Actor Treat Williams, killed in a motorcycle accident in Vermont last month, grew up in the village of Rowayton in Norwalk, attended Kent School and saw Connecticut play key roles in scenes of his storied life. He was 71.
Williams and his wife Pam Van Sant lived on a farm in Manchester Center, VT that starred in the actor’s social media posts. A few hours before his death, Williams posted a video showcasing the beauty of the land around him as he sat on his tractor, describing how much he loved the smell of new-mown hay.
Scenes like this played out in Kent as well.
“In those days at school, he listened and laughed and sang and always loved the place where he was, especially outdoors,” recalled the Rev. RW Schell, who recently retired as headmaster of Kent School after 40 years. “Treat was a master of the art of friendship. He remembered the stories of his many friends, always picking up where he had left off. Treat was a giving person, a most generous spirit.”
Williams entered the pantheon of great entertainers as Berger dancing down the banquet table in “Hair,” the film by Milos Forman. Forman lived just a town over from Kent in Warren.
Director Sidney Lumet told Newsweek in 1981 that Williams’ performance in “Hair” displayed “a life force, a kind of inner energy, bouncing off the screen,” so he cast him in the demanding lead role in “Prince of the City.” Williams played Danny Ciello, a New York cop based on real-life Detective Bob Leuci.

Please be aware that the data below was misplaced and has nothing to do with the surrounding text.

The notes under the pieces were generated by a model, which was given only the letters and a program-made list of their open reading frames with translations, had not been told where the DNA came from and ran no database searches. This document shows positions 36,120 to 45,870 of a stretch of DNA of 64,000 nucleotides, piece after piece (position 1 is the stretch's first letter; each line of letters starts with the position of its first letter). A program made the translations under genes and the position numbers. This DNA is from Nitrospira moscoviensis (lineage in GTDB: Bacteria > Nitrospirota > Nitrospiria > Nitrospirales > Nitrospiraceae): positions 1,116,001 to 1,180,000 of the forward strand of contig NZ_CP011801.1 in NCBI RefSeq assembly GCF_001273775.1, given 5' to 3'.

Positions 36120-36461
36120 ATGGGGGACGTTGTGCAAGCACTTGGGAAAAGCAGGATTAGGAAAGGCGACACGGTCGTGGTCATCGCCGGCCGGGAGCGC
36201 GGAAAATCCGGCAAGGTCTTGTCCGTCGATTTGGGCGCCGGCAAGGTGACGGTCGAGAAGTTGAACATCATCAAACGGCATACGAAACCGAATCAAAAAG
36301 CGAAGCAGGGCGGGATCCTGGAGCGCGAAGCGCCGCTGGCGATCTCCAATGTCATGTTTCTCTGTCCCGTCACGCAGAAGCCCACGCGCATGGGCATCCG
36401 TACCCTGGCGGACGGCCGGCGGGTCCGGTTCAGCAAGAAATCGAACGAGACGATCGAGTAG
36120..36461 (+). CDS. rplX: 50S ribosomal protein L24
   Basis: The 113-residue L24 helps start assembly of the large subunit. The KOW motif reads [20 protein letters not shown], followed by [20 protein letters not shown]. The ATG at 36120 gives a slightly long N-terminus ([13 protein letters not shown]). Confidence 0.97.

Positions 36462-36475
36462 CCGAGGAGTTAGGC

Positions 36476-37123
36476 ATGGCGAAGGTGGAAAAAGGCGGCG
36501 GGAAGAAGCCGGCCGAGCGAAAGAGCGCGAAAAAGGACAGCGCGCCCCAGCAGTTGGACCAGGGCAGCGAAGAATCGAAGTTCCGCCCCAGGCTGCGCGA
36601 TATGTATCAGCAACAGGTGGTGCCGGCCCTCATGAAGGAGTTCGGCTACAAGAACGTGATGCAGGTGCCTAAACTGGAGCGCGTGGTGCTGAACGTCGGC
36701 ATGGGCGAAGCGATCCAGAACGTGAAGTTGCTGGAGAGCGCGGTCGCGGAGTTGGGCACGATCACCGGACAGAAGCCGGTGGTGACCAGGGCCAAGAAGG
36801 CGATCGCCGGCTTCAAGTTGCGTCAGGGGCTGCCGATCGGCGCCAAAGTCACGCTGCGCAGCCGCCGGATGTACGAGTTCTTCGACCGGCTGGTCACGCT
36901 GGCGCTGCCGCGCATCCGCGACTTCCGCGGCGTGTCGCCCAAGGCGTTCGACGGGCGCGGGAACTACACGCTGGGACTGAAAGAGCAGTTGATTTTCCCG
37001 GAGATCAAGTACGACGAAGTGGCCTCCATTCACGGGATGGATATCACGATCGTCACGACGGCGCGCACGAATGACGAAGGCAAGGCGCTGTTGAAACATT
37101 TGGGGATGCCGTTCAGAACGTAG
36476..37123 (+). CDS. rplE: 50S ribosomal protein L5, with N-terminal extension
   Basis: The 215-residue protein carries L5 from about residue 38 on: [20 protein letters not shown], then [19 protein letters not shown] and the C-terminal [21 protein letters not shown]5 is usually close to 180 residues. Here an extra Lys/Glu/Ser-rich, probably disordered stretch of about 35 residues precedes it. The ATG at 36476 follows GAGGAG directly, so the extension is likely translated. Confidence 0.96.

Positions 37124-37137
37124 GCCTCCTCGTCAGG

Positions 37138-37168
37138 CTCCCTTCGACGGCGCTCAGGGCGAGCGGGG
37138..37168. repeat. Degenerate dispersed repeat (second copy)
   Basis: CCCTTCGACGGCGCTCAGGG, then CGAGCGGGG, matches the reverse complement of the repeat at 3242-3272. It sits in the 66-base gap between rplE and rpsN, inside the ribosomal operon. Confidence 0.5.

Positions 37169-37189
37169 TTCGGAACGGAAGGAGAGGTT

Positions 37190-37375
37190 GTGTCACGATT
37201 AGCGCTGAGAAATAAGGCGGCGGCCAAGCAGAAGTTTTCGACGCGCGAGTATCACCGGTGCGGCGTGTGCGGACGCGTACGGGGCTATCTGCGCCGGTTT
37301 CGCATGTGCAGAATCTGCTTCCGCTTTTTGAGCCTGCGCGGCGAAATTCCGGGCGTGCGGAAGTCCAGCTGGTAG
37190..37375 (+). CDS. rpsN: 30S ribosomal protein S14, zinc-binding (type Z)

In the 1985 film “Smooth Talk,” Williams played Arnold Friend, the dangerous stranger with bad intentions toward 15-year-old Connie, played by Laura Dern in her first film role.
Praised by critic Peter Sobczynski as “one of the most quietly terrifying films you will ever see,” the film had other Connecticut connections. James Taylor, who lived in Kent and Washington for a time, was the musical director. Director Joyce Chopra lived in Roxbury.
“You will never forget it or his performance,” Sobczynski said of Williams in “Smooth Talk” and judges at Sundance agreed, awarding the film the Grand Jury Prize in 1985.
Just before his death, Williams gave a reading at the pre-season benefit of the Great Barrington Public Theater.
“Treat and I were working the past few years on a solo play he’d written about Ulysses S. Grant, titled “Grant: An Evening with the General,” said the theater’s artistic director, Jim Frangione. “It is a moving, expansive portrait of an extraordinary man whom we both thought was a great subject for contemporary audiences. We looked forward to working together for many years to come.”
Roselle Chartock, whose husband, Alan, recently retired as president of Albany-based WAMC radio, attended the benefit.
“He looked handsome, as he always did, and was compelling,” Chartok said. “An impossible tragedy – how can one grasp it?”
Kevin Walz, a New York designer who had been friends with Williams for nearly 50 years, said the actor “was as loyal, protective, open, and generous a friend as I have ever known.”
Walz’ late wife Barbra shot the still images for “Prince of the City.”
“When Barbra died a few years after the birth of our second daughter, it was his hand on my shoulder, reaching from the pew behind me,” Walz said. “All our children are grown. Now it is our turn to be as supportive to his family as Treat has been to mine.”